Not much is known about the project, which is still in the early stages, but it is certain that the spacecraft will be so big that it will have to be assembled in space.
According to the South China Morning Post, the National Natural Science Foundation, part of China’s Ministry of Science and Technology, is already actively seeking researchers to help bring the project to life. Since such a spacecraft would be too large to be launched from Earth, the outline plan published by the foundation is to build it from modules that would be launched into orbit in a series of launches, with the spacecraft itself assembled in space. The launches would most likely be carried out by the Long March 9 rocket currently under development, which is expected to be ready by 2030 and capable of delivering up to 140 tonnes of cargo at a time into low Earth orbit. Under the five-year plan, the researchers would be tasked with developing the theoretical basis for building the spacecraft, including how to minimise the mass of the modules and how to assemble such a large structure in space without damaging it.
The paper adds that no decision has yet been taken on the construction of the spacecraft, which is just one of ten ideas put forward by the foundation’s maths and physics department earlier this month. The foundation will select five of the proposals, each of which will receive a grant of 15 million yuan.
In recent years, China has given a major boost to its space programme, which has recently achieved a number of major successes. At the end of April, they launched the central module of their space station, which has since hosted astronauts, in May they became the second country after the US to put a working Mars rover on the surface of Mars, and their probes have become a regular visitor to the Moon in recent years. The Chinese space agency will not slow down in the future, including plans for a lunar base to be built jointly with Russia.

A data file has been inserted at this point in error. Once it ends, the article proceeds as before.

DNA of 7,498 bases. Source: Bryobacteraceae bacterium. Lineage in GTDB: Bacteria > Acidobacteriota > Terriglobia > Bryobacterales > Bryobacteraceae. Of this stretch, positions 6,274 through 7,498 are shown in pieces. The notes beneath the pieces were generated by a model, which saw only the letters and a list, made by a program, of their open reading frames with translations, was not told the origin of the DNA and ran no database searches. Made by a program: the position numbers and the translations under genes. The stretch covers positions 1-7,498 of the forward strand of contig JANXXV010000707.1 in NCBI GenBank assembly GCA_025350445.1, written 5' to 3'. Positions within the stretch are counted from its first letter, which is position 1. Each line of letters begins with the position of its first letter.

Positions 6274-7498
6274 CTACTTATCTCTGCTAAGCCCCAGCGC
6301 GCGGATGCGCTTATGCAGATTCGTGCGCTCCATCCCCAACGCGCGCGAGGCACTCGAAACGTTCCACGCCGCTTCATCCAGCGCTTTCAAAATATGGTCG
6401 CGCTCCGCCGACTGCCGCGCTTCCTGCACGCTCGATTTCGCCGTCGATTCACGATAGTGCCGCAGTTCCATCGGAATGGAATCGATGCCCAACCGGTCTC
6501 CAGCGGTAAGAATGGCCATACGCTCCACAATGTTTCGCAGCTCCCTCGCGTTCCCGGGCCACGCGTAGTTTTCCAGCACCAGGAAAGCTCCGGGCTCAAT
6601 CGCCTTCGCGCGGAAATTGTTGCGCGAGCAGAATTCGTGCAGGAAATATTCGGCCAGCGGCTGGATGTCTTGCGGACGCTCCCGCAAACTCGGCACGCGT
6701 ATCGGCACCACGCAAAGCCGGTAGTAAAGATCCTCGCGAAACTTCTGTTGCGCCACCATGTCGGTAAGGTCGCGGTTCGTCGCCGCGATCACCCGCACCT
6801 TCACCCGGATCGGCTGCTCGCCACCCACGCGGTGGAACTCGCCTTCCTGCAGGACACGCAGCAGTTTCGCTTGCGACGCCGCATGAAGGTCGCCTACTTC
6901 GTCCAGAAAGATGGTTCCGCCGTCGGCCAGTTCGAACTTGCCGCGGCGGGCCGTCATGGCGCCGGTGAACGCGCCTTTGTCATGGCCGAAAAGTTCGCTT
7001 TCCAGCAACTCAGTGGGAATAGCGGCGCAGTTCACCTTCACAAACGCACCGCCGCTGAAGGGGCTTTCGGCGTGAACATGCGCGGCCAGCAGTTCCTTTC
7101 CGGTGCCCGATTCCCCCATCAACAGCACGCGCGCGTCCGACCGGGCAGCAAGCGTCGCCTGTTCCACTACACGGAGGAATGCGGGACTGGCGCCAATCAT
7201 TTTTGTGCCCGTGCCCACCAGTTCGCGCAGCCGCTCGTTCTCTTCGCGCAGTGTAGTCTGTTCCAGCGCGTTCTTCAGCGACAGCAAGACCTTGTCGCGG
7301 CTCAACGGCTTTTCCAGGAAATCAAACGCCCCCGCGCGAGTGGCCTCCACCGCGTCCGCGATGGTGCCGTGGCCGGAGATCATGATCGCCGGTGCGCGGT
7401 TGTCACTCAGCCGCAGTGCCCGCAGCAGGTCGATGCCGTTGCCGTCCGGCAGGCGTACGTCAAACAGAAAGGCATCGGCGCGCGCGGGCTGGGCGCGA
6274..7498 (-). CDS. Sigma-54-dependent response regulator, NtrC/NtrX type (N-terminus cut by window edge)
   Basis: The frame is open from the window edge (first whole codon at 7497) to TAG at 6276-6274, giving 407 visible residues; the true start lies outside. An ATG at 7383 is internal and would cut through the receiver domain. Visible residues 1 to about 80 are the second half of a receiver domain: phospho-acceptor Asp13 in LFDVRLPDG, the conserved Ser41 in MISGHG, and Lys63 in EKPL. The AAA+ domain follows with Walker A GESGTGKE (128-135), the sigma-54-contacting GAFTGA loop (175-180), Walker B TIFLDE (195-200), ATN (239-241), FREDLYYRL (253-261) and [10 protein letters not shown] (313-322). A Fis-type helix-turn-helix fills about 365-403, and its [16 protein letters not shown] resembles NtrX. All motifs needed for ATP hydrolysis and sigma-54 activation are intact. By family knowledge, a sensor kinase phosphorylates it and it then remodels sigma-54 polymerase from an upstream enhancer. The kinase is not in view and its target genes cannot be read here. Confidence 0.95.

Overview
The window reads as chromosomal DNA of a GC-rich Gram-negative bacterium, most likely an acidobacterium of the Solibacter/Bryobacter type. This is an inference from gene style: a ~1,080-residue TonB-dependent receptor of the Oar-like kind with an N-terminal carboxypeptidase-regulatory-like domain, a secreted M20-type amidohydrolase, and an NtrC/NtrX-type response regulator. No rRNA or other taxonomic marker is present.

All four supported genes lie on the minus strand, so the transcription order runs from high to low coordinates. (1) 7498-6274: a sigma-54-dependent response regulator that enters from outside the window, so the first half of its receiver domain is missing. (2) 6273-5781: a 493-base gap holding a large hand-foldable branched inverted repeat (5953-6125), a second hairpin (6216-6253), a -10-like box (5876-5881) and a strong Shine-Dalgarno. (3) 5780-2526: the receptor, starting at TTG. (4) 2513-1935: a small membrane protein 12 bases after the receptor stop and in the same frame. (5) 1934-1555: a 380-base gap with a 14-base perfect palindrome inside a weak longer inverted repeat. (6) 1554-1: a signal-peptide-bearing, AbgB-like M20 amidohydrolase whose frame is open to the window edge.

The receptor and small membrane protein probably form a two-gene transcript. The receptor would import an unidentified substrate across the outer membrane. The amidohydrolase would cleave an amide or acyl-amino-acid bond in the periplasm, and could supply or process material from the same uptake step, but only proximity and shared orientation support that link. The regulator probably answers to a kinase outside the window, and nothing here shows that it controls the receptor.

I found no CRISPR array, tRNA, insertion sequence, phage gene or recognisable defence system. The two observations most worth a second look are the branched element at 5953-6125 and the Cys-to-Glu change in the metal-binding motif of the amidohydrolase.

Although the Chinese space shuttle plan is far beyond anything that has been done so far, there are already plans for similar large-scale projects, with Voyager Station currently the closest to being realised. The Orbital Assembly Corporation, which includes former NASA engineers in its ranks, intends to build a space station capable of carrying up to 400 people at a time, complete with artificial gravity, before 2030. The Voyager Station would also be built in space, and the company recently announced that it has successfully tested a robot prototype for a device that would enable construction in space.
While the Chinese giga-spacecraft is still a long way off, we could see a much bigger spacecraft taking off in the near future. SpaceX is reportedly well on track with the construction of the final version of Starship, which already has its Super Heavy launcher. Designed to travel to the Moon and Mars, the Starship will carry up to 100 people at a time and, if all goes to plan, could be ready for its first unmanned orbital test in a matter of weeks.